Copyright 2018 Gannett Company, Inc.
All Rights Reserved
The development is almost as astounding as it is disturbing. On Saturday, when Maryland's DJ Durkin was placed on leave while the school investigates allegations of mistreatment of players, he became the second Big Ten head coach, joining Ohio State's Urban Meyer, in dubious limbo as kickoff nears.
It's unclear at this point whether either will lose their jobs, or if they should. Although Durkin once worked for Meyer, the unfolding scandals appear very different. Durkin's program is under scrutiny that began with the death of a player after an offseason workout, while Ohio State is examining Meyer's actions in responding to allegations of domestic abuse against one of his assistant coaches.
Whatever is eventually uncovered in both cases, we can hope these are isolated instances. That elsewhere in college sports, people are as astounded as they are disturbed. But the investigations should also prompt concern:
It's long past time for athletics directors and football coaches everywhere to assess their own departments and programs, to see if they're really practicing those "core values" they preach. And even more than that, to make sure the cultures they've created are actually, well, good.
That's in serious question at Maryland, where the death of offensive lineman Jordan McNair after an offseason workout led to allegations, levied in an ESPN report, of verbal abuse and intimidation by coaches that created a toxic brew. Maryland strength coach Rick Court, director of athletic training Steve Nordwall and athletic trainer Wes Robinson were placed on leave a day ahead of Durkin.
A former player told "The Washington Post": "There was just constant degrading of players, and that was the culture they brought to the program and they thought it would toughen us up."
Let's stipulate this much: College football's universally sought culture of toughness and perseverance can be a very good thing.
Most of us have no real idea of our limits; we have never gotten close to exploring them. That's also true of the gifted athletes who play college football, sometimes because they have excelled largely with talent alone. It's in that context that coaches prod and push players, trying to coax extraordinary effort that produces performance gains they otherwise might only have dreamed of.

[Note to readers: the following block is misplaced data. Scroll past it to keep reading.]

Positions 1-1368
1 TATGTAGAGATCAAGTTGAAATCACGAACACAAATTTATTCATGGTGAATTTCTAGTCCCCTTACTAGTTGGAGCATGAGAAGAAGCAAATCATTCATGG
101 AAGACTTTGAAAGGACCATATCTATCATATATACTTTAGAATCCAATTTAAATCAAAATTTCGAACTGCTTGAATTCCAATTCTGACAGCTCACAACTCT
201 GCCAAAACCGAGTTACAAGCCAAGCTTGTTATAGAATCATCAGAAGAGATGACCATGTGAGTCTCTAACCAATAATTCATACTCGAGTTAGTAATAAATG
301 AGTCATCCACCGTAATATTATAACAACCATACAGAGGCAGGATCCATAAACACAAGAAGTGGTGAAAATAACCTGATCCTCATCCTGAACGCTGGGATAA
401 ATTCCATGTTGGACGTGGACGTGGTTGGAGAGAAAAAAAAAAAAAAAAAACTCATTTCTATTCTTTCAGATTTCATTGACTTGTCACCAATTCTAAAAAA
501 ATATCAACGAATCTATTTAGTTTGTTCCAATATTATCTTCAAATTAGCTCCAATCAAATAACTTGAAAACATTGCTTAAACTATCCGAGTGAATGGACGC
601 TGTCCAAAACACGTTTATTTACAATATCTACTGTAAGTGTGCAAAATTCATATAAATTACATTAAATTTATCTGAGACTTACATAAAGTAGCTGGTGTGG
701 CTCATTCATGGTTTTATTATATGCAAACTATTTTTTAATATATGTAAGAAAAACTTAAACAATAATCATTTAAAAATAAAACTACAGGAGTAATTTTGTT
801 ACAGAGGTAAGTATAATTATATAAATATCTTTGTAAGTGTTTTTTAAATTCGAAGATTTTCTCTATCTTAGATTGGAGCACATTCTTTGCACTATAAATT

In the best programs, the result is rigorous competition, with each other, but with themselves. By definition, it's not an easy thing to achieve. And unfortunately it can be far too easily perverted into a hyper-macho, sadistic bullying culture.
Regardless of the specific events that led to McNair's tragic death, which are still under investigation, it appears the Maryland football culture promoted by Durkin, and enforced largely by Court, was built on intimidation and fear.
Maybe forcing an overweight player to eat candy bars while his teammates worked out, as alleged in the ESPN report, isn't that big a deal. Perhaps moving an injured player's locker into the showers is just a motivating tactic. It could be that name-calling and persistent profanity by coaches are effective ways to motivate. Maybe forcing players to finish every drill and workout, even when they're clearly struggling, when they're obviously past the point of exhaustion or worse, is just old school toughing it out.
But so was the misguided notion, common a few decades ago, that players could prove their manhood by going without water during practices.
Coaches everywhere should take note and take stock of their own methods and practices. It's long past time to leave the meatheads behind and move into the 21st century. Players can be coached hard without intimidation and humiliation. They can be motivated without endangering their health.
Maryland President Wallace Loh said in a statement released Saturday that he was "profoundly disturbed" by the allegations. Loh said the school would undertake "a comprehensive examination of our coaching practices in the football program, with the goal that these practices reflect -- not subvert -- the core values of our university."
Which brings us back to Ohio State and the core values preached by Meyer: Decisions. Honesty. Treat women with respect. No drugs. No stealing. No weapons.
Those are fine and good. But the program's core values seemed malleable when Meyer was coaching at Florida, when multiple star players misbehaved without much consequence. And they're now under scrutiny again. Domestic abuse allegations involving former assistant coach Zach Smith, and Meyer's decision to keep Smith on staff for years despite knowing of the allegations, lead inevitably to this question:
Does Meyer's program really adhere to those values? For others in college athletics, it should lead also to this: Does yours?
The allegations at Maryland might be extreme examples of meatheads run amok. Perhaps values such as Meyer's are practiced, not simply preached, in most programs. But if nothing else, the astounding, disturbing developments of the last couple of weeks should serve as prompts, all over college football, for a comprehensive examination.
Read More of Today's AB Headlines
Subscribe to Our Daily E-Newsletter